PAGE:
election results: Senate - percent of vote by party - NA; seats by party - NA; National Assembly - percent of vote by party - NA; seats by party - UPR 75, RNRD-TAWASSOUL 16, El Wiam 10, APP 7, El Karama Party 6, UDP 6, AJD/MR 4, Burst of Youth for the Nation 4, El Vadila Party 3, PRDR 3, PUD 3, Ravah Party 3, other 6; note - parties winning fewer than 3 seats sit as independents unless they join a coalition
description: bicameral Parliament consists of the Council of the Nation (upper house with 144 seats; one-third of members appointed by the president, two-thirds indirectly elected by simple majority vote by an electoral college composed of local council members; members serve 6-year terms with one-half of the membership renewed every 3 years) and the National People's Assembly (lower house with 462 seats including 8 seats for Algerians living abroad); members directly elected in multi-seat constituencies by proportional representation vote to serve 5-year terms)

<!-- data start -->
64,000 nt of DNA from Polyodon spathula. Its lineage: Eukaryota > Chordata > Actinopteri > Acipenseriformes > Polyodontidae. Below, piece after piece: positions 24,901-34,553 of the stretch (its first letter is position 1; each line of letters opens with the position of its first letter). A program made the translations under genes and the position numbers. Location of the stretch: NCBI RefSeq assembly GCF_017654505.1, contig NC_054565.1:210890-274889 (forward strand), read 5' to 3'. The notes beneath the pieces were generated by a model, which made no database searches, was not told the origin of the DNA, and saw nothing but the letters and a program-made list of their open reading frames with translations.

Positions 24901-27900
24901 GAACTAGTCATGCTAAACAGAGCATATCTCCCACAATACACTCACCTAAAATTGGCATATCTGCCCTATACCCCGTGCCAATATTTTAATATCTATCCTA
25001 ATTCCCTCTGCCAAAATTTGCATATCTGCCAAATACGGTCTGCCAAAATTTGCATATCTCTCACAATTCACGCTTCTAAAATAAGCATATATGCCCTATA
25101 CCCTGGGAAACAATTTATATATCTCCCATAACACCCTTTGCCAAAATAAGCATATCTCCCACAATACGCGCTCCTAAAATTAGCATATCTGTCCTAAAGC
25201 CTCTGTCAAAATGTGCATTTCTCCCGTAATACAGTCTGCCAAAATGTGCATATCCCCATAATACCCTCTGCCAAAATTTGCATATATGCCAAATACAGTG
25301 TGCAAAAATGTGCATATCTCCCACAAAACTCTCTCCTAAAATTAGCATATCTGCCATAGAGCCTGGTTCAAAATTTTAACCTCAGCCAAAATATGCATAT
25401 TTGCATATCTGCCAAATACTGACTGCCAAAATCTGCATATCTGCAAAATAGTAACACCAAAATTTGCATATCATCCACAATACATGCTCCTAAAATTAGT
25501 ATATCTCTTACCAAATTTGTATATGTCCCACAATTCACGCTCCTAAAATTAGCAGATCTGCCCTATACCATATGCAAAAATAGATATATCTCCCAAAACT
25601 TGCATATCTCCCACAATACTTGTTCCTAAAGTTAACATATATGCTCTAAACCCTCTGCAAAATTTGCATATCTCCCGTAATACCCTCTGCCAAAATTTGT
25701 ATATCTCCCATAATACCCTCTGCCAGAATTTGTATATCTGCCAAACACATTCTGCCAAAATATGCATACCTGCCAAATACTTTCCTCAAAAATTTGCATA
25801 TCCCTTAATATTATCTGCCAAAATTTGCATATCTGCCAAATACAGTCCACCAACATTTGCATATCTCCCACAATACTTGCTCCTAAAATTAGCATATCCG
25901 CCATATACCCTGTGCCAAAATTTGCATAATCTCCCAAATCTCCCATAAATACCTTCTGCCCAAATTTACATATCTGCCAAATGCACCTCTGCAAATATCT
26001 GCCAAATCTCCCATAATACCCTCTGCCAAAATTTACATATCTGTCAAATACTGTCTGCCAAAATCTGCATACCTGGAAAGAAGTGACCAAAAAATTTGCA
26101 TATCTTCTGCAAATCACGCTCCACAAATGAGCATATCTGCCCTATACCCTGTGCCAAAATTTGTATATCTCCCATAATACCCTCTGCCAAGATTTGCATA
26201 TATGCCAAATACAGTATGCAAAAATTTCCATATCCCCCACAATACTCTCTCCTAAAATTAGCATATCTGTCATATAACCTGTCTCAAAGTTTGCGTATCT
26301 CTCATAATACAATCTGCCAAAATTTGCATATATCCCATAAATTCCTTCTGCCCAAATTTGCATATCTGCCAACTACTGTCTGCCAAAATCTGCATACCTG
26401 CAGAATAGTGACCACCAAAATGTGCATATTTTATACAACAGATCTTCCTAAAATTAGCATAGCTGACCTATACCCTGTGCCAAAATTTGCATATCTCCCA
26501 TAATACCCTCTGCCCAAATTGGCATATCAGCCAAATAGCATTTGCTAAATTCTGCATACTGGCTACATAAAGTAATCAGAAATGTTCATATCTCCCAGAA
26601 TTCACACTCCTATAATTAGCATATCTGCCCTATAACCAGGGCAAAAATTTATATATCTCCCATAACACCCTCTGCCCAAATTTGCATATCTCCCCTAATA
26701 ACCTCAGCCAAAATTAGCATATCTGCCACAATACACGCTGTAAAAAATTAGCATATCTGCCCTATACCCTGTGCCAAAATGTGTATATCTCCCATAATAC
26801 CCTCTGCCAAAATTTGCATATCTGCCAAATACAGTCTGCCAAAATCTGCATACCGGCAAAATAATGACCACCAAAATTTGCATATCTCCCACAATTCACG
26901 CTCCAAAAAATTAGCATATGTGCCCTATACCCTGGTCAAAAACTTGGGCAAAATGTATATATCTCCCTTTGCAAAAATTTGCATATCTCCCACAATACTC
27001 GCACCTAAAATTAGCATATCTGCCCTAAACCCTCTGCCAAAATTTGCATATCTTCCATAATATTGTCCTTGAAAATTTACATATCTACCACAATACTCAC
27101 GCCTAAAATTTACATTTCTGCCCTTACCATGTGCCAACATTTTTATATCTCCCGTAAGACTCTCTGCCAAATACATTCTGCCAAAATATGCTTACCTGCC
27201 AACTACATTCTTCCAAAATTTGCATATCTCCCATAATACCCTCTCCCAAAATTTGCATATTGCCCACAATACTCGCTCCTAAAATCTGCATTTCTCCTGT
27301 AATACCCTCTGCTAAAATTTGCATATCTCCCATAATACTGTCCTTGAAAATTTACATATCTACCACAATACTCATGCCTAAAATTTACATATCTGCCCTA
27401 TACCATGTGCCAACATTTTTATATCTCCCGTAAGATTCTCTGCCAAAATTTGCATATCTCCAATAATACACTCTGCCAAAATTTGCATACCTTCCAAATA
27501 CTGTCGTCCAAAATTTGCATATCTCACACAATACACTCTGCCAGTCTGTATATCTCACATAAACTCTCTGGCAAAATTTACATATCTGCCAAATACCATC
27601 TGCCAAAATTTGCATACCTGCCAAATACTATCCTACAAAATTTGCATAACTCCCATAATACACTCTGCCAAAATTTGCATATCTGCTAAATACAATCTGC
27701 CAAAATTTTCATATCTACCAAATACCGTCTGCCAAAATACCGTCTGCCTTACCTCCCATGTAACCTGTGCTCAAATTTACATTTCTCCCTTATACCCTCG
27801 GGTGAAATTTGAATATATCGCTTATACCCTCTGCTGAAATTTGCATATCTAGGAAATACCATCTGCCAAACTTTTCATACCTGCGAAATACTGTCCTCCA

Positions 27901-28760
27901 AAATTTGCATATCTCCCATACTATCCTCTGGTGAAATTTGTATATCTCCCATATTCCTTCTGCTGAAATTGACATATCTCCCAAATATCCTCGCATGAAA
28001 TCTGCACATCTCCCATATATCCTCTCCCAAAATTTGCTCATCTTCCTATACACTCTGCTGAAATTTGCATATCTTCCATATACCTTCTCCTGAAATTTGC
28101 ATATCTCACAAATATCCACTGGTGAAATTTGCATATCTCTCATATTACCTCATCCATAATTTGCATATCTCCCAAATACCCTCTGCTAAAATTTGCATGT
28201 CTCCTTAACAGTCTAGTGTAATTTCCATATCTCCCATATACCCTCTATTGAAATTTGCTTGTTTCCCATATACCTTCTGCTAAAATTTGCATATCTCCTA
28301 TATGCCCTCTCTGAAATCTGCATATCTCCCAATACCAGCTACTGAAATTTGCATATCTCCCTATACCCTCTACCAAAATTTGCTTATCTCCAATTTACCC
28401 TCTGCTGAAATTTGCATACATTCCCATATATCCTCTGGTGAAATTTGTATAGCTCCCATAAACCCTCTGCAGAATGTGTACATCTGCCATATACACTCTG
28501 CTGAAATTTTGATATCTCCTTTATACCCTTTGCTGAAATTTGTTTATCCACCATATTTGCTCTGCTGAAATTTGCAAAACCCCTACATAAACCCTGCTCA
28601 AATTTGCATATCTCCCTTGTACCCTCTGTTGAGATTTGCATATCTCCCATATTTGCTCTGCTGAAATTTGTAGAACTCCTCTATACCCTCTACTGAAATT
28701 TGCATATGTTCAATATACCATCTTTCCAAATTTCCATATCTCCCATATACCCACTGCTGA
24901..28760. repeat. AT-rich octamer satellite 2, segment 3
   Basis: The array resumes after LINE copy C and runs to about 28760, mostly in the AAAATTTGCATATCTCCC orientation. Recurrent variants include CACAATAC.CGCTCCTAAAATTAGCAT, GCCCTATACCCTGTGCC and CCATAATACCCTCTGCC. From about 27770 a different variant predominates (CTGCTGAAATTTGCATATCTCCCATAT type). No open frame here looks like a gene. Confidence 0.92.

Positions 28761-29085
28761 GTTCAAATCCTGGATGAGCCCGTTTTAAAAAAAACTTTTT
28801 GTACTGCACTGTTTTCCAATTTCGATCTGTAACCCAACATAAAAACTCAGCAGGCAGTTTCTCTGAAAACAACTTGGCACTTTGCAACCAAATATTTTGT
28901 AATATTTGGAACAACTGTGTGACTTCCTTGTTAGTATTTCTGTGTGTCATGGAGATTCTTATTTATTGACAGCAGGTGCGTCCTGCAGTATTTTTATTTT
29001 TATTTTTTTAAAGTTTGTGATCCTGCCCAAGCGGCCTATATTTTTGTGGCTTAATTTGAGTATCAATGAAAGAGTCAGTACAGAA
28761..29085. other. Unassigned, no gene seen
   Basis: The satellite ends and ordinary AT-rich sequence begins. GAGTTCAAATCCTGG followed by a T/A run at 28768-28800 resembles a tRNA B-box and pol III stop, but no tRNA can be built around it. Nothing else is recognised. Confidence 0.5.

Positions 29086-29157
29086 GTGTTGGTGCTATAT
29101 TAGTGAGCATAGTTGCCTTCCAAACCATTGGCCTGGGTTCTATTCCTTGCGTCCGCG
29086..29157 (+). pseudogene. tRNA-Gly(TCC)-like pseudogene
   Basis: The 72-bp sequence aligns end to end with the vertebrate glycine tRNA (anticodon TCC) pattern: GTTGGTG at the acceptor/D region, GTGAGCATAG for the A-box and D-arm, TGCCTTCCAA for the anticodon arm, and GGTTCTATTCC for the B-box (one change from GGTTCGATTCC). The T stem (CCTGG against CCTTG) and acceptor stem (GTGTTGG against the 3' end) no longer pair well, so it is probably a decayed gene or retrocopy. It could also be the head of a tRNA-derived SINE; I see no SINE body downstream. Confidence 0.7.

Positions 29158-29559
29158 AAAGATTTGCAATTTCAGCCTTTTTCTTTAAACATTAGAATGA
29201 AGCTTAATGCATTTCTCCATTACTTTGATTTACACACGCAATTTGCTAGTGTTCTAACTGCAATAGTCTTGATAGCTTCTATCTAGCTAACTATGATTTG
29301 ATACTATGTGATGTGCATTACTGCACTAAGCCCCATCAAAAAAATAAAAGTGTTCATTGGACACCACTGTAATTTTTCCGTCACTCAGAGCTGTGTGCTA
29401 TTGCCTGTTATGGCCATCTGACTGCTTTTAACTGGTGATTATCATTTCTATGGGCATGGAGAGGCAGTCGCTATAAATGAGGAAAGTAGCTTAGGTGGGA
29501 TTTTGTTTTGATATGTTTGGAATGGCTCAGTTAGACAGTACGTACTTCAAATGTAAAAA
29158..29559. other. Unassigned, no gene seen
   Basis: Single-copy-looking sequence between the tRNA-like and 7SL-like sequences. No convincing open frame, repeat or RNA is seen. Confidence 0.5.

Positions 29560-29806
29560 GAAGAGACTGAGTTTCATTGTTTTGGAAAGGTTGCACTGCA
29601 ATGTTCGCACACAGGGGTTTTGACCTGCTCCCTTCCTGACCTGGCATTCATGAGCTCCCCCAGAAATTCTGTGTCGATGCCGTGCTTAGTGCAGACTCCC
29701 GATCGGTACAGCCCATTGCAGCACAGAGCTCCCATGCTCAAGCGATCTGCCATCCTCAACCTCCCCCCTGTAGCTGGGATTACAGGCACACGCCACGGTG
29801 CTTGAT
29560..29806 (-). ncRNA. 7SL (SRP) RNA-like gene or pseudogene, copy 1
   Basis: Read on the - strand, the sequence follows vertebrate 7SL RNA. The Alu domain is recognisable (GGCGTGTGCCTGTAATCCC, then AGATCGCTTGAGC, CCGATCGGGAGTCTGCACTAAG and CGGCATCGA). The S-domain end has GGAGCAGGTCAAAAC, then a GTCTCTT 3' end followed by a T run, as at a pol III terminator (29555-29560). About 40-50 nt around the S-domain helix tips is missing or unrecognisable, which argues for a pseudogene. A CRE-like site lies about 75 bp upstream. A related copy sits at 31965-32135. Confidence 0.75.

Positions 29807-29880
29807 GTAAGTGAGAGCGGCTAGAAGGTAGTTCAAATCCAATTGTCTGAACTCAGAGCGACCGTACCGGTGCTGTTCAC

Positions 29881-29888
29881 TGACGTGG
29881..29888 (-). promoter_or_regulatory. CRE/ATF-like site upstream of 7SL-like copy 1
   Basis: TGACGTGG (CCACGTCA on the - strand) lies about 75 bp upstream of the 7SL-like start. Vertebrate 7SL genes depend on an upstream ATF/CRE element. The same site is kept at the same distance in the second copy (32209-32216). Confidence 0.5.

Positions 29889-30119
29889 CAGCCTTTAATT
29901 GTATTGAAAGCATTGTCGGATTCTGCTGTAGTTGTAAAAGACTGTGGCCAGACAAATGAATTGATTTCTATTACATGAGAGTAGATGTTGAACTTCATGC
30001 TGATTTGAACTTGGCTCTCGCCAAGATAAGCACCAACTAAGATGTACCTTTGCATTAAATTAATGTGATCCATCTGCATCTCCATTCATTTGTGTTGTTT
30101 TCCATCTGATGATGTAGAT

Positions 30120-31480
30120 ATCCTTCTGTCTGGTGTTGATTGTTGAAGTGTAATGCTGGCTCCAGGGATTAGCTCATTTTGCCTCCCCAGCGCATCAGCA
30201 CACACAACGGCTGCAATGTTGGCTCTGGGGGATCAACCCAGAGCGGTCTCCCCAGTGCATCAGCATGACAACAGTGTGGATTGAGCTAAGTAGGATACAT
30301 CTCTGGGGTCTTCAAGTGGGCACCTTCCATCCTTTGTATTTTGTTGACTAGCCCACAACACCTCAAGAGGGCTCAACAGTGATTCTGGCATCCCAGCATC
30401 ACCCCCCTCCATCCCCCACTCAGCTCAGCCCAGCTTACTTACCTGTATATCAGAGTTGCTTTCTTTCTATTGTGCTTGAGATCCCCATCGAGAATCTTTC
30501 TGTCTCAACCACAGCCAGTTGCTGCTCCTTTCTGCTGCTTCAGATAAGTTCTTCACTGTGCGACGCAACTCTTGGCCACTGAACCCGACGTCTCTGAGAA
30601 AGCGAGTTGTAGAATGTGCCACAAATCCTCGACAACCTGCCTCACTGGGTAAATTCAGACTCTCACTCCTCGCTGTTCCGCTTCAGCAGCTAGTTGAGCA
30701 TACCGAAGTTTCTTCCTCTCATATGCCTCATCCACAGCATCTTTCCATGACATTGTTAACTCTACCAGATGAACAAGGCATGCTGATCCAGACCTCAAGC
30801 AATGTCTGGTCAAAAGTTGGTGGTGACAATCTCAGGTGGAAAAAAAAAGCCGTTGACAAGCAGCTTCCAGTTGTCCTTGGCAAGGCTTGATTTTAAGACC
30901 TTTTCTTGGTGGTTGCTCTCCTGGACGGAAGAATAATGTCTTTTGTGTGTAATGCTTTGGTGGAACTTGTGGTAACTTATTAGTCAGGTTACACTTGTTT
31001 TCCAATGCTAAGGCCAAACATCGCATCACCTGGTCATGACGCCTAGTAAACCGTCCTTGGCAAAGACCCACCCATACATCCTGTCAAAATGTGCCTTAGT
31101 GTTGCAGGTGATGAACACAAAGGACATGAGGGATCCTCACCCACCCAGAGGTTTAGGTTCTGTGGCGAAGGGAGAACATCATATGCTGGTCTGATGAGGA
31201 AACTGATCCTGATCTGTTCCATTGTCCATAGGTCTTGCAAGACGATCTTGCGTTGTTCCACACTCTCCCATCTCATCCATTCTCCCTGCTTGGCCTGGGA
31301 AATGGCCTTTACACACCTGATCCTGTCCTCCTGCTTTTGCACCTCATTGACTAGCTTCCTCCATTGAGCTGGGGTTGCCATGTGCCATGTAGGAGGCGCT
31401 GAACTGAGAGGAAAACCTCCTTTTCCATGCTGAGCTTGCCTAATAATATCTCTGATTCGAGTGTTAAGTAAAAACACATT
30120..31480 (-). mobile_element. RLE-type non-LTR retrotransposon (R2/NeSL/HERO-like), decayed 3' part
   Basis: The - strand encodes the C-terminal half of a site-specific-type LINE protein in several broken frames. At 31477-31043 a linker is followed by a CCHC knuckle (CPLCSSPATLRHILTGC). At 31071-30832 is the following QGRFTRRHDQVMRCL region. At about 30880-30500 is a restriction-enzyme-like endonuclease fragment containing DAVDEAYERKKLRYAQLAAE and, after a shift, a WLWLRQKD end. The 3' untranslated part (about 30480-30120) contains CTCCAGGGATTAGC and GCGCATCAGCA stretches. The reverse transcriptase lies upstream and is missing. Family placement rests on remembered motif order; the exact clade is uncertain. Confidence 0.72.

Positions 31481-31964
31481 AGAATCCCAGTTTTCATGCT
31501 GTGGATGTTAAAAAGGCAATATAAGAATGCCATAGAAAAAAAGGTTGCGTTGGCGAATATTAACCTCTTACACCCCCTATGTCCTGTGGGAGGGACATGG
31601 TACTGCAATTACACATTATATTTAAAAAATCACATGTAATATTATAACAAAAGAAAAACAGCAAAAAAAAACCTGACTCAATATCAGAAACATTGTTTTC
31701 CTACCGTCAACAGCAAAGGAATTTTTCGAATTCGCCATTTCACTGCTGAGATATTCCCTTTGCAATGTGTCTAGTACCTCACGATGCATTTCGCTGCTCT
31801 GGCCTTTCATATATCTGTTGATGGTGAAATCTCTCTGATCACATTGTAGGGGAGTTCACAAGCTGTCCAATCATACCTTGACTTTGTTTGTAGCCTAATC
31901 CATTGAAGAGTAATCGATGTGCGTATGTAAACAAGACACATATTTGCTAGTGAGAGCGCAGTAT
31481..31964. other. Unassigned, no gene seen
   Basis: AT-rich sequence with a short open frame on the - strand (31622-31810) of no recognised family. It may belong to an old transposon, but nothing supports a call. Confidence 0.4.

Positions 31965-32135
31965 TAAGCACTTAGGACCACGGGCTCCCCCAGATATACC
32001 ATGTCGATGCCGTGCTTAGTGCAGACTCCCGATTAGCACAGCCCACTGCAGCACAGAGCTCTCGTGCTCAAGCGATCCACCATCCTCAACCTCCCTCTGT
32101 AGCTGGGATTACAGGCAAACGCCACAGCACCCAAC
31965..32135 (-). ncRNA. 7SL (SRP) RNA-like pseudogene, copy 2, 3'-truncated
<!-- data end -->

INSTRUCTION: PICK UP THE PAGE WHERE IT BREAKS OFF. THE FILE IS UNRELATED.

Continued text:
elections: Council of the Nation - last held on 29 December 2015 (next to be held in December 2018); National People's Assembly - last held on 4 May 2017 (next to be held in 2022)
election results: Council of the Nation - percent of vote by party - NA; seats by party - NA; National People's Assembly - percent of vote by party - NA; seats by party - FLN 164, RND 97, MSP-FC 33, TAJ 19, Ennahda -FJD 15, FFS 14, El Mostakbel 14, MPA 13, PT 11, RCD 9, ANR 8, MEN 4, other 33, independent 28